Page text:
September 18, 2010

Unforgettable: Part IV

Part four of my series on unforgettable actors and actresses.

A Cornucopia of Character: Strother Martin, Borgnine and Jack Elam in Hannie Caulder (1971)

Ernest Borgnine is an important example of a character actor who had the opportunity to play not just supporting parts but also leading roles. In Marty (1955), a film that won him an Oscar for Best Actor, you had a film where the “character actor” was promoted to a leading role. Here was an actor who looked like a typical, everyday guy and he was the star of a major Hollywood film. Borgnine has had a wildly varied career that ranged to all points of the spectrum – from starring on television series like "McHale’s Navy" and "Airwolf" to voice over work on animated films like All Dogs Go to Heaven 2 and Joe Dante’s Small Soldiers (a film in which he voiced an action figure alongside his Dirty Dozen co-stars George Kennedy, Jim Brown and Clint Walker) to classics like Johnny Guitar, Ice Station Zebra, The Wild Bunch and, what is probably his most famous role, that of Mike Rogo in The Poseidon Adventure. This is when I loved Ernest the most – when he played the loud, blustery bear that screamed and shouted and threw his hat on the ground.  You aren’t turned off by his characters (no matter how repugnant), because you can just tell that Ernest was having a great time playing the role. He really got into it. Just one flash of his gap-toothed smile and you can see in his face an exclamation of “God, I love my job!”

Seyrig in Jeanne Dielman, 23, quai du Commerce, 1080 Bruxelles (1975)

I first saw Delphine in the incredibly haunting and hypnotic Daughters of Darkness, where she played the Countess Bathory, a mysterious and exotic vampire who seduces a young couple at a Belgium hotel. I was struck by her beauty, which reminded me of a 1930s glamour along the lines of Marlene Dietrich, and her wonderful voice, which, like Joan Greenwood and Carrie Nye, was slightly husky and topped off with a bored, aloof delivery. I then watched her in the strange and exhausting film, Jeanne Dielman – 201 minutes of Delphine playing a housewife going about her daily chores (all of which is filmed in real time). You would think this would make a viewer go insane (depending on their patience), but Delphine in the role made it a completely watchable and fascinating experience. Her subtle touches of showing the gradual unhinging of this woman was beyond beguiling. Watching her go about her day-to-day chores and then suddenly see her skip a beat as she slowly begins to unravel was chilling. She also appeared to have a good sense of humor that was evident in the surreal Donkey Skin, in which she co-starred with Catherine Denueve. Other notable roles of hers include the puzzling Last Year at Marienbad, The Day of the Jackal and several films with director Marguerite Duras, including India Song, a film John Waters said is “so posed, so formal and so glamorous that it almost isn’t a movie at all - it’s like watching a chic performance piece.” With Delphine as the star, I truly believe she could make anything, no matter how absurd or bizarre, completely and utterly watchable. Now if only she could have starred in something that is completely inaccessible to me, like Gone With the Wind or Sex and the City.

September 14, 2010

Unforgettable: Part III

Part three of my series devoted to memorable and favorite character actors from over the years.

Greenwood in a photo from Picture Show Annual, 1952

This is an actress I first noticed on the British sitcom, “Girls on Top” (1985-1986) - a sort of all-female version of "The Young Ones" which was created by and starred Jennifer Saunders and Dawn French. Joan played Lady Chloe Carlton, the bizarre landlady to the four main female characters. Lady Carlton was a romance novelist who appeared to live in her own world and was kept company by her beloved and stuffed pet dog. The thing that struck me the most about her was her smoky voice and slow articulation - very reminiscent of Carrie Nye (who, in my opinion, has The Greatest Voice of All Time). I did some further research on Joan and discovered that she was in a film that I absolutely adored; Ealing Studios’ 1949 revenge comedy, Kind Hearts and Coronets. I rewatched the film specifically to see her and was captivated by her feline beauty and, again, by that voice - sly and throaty with each line spoken through precise and perfect enunciation. Cult film fans may recognize her voice as The Great Tyrant, Black Queen of Sogo in Barbarella (1968). Greenwood, for whatever reason, was chosen to dub actress Anita Pallenberg. Although there is speculation as to whether or not it actually is Greenwood (since the voice over is uncredited), I can totally hear Ms. Greenwood when The Great Tyrant purrs such lines as, “Do you want to come and play with me? For someone like you I charge nothing. You’re very pretty, Pretty-Pretty.” Other film roles of note include another Ealing Studios’ comedy, The Man in the White Suit (1951), The Importance of Being Earnest (1952), Mysterious Island (1961) and Tom Jones (1963). A quiet, secret beauty who always appeared to have a slightly devilish gleam in her eye has been a mainstay on my list of favorites for years. Give yourself a treat and seek out her work. You won’t be disappointed.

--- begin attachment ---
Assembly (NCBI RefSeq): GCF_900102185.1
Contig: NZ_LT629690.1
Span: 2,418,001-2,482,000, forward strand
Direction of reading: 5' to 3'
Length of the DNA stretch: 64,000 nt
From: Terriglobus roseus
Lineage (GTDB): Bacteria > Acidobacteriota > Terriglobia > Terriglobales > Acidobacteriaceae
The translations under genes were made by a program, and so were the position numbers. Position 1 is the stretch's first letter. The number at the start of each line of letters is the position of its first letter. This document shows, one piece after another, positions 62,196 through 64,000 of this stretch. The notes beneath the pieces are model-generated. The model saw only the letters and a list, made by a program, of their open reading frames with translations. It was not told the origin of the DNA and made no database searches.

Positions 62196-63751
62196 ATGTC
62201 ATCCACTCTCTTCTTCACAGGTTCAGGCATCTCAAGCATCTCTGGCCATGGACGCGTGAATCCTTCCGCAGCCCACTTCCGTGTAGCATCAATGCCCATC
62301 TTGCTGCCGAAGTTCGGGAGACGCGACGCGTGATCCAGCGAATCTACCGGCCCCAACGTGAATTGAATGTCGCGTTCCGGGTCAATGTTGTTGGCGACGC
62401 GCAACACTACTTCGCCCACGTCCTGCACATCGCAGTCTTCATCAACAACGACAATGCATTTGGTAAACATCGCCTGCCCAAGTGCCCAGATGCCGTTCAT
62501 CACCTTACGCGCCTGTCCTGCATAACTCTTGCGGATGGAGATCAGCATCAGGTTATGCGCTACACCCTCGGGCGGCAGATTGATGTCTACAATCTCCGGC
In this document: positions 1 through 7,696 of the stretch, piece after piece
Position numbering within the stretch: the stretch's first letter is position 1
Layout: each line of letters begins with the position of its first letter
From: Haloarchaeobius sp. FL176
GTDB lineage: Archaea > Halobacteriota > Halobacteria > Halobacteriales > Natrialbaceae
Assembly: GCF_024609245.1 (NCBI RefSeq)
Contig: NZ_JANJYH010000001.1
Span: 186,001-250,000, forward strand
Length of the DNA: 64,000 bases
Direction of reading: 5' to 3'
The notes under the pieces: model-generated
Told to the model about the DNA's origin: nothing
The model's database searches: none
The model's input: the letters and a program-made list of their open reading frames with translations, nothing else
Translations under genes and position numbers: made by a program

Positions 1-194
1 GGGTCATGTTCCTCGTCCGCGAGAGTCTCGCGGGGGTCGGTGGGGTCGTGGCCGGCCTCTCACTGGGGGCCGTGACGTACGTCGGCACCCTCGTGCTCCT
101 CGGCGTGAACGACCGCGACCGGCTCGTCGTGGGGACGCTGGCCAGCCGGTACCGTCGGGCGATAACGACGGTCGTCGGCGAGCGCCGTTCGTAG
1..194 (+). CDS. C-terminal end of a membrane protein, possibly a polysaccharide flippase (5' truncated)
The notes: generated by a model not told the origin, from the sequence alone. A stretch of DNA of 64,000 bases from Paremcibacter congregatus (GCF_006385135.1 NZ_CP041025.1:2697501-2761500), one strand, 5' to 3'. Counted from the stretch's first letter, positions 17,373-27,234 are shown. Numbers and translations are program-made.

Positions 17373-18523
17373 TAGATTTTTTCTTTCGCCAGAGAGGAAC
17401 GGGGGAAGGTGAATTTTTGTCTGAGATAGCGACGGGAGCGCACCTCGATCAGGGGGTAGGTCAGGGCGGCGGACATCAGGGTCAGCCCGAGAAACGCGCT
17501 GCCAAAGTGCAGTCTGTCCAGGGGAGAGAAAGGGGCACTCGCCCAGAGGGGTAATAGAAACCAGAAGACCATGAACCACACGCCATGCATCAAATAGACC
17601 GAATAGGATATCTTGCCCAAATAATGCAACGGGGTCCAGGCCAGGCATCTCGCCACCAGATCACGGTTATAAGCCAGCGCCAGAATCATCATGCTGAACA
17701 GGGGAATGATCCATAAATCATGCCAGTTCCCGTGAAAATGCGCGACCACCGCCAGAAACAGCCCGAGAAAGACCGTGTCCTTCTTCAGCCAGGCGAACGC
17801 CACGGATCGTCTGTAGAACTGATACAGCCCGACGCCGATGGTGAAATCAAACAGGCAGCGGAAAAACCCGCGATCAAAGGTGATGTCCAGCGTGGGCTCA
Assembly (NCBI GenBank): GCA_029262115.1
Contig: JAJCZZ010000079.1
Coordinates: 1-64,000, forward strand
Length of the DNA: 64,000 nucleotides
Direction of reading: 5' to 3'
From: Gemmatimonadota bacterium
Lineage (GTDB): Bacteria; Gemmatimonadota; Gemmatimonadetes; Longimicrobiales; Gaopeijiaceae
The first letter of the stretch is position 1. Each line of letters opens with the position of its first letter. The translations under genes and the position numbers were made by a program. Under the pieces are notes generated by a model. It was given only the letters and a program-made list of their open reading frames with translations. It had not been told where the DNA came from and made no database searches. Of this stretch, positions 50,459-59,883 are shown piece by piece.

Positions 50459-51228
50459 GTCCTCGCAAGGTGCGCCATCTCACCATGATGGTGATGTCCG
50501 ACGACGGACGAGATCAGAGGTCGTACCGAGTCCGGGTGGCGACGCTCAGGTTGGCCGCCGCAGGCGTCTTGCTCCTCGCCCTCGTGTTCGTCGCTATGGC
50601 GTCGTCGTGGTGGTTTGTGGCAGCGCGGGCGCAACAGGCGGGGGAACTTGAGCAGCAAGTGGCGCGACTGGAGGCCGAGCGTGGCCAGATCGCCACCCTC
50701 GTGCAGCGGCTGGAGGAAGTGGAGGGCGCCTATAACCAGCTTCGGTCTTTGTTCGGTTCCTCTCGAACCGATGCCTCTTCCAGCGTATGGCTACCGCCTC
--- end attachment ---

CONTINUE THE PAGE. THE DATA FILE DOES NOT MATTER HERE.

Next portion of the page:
September 12, 2010

Unforgettable: Part II

Continuing my series on character actor appreciation, here are a couple of additional people I would like to showcase.

Ottiano with Lionel Barrymore in The Devil-Doll (1936)

The second I saw this actress appear in Tod Browning's impressive The Devil-Doll, I fell hopelessly in love. Playing Malita, the damaged assistant to Lionel Barrymore's revenge-seeking, escaped convict Paul Lavond (who, in his effort to elude the authorities, disguises himself as an old woman), Ottiano's first appearance is a bit startling. Sporting a shock of unruly hair that includes an artistically arranged white streak (perhaps inspired by the Bride of Frankenstein?) and hobbling around on one crutch, I was reminded of two current actresses that I also admired - Grace Zabriskie and Diane Salinger. Perhaps a bit too stylized in an attempt to let the viewer know that she was the villain of the piece, her performance is fun and her facial reactions and wild eyes are put to great effect in a truly suspenseful scene where Lavond and Malita try to hide some stolen jewelry from a police officer. Plus Ottiano's ultimate intentions and madness come through when she declares, "We'll make the whole WORLD small!" - referring to Lavond's scheme of shrinking down his victims using a serum developed by Malita's deceased scientist husband. After seeing her in this role, I looked into other films that she had done and was surprised to see that she had quite an interesting career which further endeared me to her. A stage actress who eventually played opposite Mae West in the hit Broadway play, "Diamond Lil" (which led to the two actresses reprising their roles for the film version, She Done Him Wrong), another notable role for her was as Greta Garbo's maid in Grand Hotel. A line from Ottiano's Wikipedia entry made me laugh; "Throughout the 1930s, Rafaela Ottiano would often specialize in roles as sinister, malevolent, or spiteful women." This obviously means I need to see every single film she has ever appeared in.